After President Donald Trump accused the New York Times of a “virtual act of treason” for publishing a story revealing that the U.S. was stepping up cyber attacks against Russia’s power grid, CEO Mark Thompson and Publisher Arthur Sulzberger fired back at the president, calling his remarks “dangerous.”
Trump used his favorite medium Twitter to attack the Times.
Do you believe that the Failing New York Times just did a story stating that the United States is substantially increasing Cyber Attacks on Russia. This is a virtual act of Treason by a once great paper so desperate for a story, any story, even if bad for our Country…..
— Donald J. Trump (@realDonaldTrump) June 16, 2019
Thompson commented on the president’s remarks at the CNBC Evolve forum Wednesday in New York.
“The president is entirely entitled to not like everything he reads in The New York Times, I get that,” said Thompson, who has been president and CEO of The New York Times Company since 2012. “He has every right to say he doesn’t like the way we cover him or cover anything else. So this is not saying we shouldn’t be criticized.”
“But actually isolating journalists, as a group, not just the Times, but the whole industry, is a really frankly hostile, stupid but also dangerous thing to do,” Thompson said.
Thompson’s boss–Publisher Arthur Sulzberger echoed his statements in an op-ed published in the Wall Street Journal on Thursday.
First it was “the failing New York Times.” Then “fake news.” Then “enemy of the people.” President Trump’s escalating attacks on the New York Times have paralleled his broader barrage on American media. He’s gone from misrepresenting our business, to assaulting our integrity, to demonizing our journalists with a phrase that’s been used by generations of demagogues.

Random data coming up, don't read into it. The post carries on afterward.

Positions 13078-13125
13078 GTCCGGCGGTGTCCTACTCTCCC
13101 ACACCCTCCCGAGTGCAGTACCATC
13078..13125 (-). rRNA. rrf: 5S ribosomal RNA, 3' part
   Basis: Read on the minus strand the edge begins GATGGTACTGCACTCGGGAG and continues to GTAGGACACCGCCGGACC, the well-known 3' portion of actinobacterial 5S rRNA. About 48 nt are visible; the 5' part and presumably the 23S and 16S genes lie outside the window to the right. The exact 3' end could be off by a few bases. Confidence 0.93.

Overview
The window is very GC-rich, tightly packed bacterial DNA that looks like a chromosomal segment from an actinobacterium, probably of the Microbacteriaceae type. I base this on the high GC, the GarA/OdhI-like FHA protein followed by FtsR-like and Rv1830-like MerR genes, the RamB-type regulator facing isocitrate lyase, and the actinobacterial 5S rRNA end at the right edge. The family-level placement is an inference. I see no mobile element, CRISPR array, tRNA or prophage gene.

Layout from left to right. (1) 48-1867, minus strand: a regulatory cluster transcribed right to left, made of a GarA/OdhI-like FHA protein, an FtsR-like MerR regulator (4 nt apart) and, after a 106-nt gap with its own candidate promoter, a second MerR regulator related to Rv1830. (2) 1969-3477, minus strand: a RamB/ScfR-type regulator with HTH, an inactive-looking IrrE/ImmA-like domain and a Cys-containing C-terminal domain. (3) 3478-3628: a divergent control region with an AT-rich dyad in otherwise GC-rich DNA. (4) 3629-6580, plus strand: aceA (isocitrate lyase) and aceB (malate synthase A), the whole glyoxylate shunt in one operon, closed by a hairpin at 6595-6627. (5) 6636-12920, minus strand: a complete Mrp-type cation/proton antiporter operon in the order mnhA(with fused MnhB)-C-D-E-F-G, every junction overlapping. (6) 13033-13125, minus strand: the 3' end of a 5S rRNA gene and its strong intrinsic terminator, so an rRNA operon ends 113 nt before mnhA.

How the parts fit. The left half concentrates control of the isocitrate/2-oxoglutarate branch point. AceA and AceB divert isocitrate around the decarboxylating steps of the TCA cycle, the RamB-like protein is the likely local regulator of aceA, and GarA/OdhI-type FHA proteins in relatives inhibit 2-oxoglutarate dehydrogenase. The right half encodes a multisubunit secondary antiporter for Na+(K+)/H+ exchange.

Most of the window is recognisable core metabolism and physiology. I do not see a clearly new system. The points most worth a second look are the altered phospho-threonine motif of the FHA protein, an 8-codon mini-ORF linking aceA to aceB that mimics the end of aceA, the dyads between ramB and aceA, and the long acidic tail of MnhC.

Now the president has escalated his attacks even further, accusing the Times of a crime so grave it is punishable by death.
Sulzberger went on to say that “this new attack crosses a dangerous line in the president’s campaign against a free and independent press,” and that he feared that president would put his threats into action against the press while drawing a line between Trump’s remarks and the increasing attacks against journalists worldwide.
The Times has been one of the president’s top targets in the media and Sulzberger wanted the public to know that the paper is committed to good journalism even if the president doesn’t agree.
Over 167 years, through 33 presidential administrations, the Times has sought to serve America and its citizens by seeking the truth and helping people understand the world. There is nothing we take more seriously than doing this work fairly and accurately, even when we are under attack. Mr. Trump’s campaign against journalists should concern every patriotic American. A free, fair and independent press is essential to our country’s strength and vitality and to every freedom that makes it great.
Thompson and Sulzberger are right that Trump was wrong to have accused the Times of treason, but they both glossed over the bias and inaccuracy the newspaper has been guilty of in covering the Trump administration as well as conservatives and Republicans in general for decades.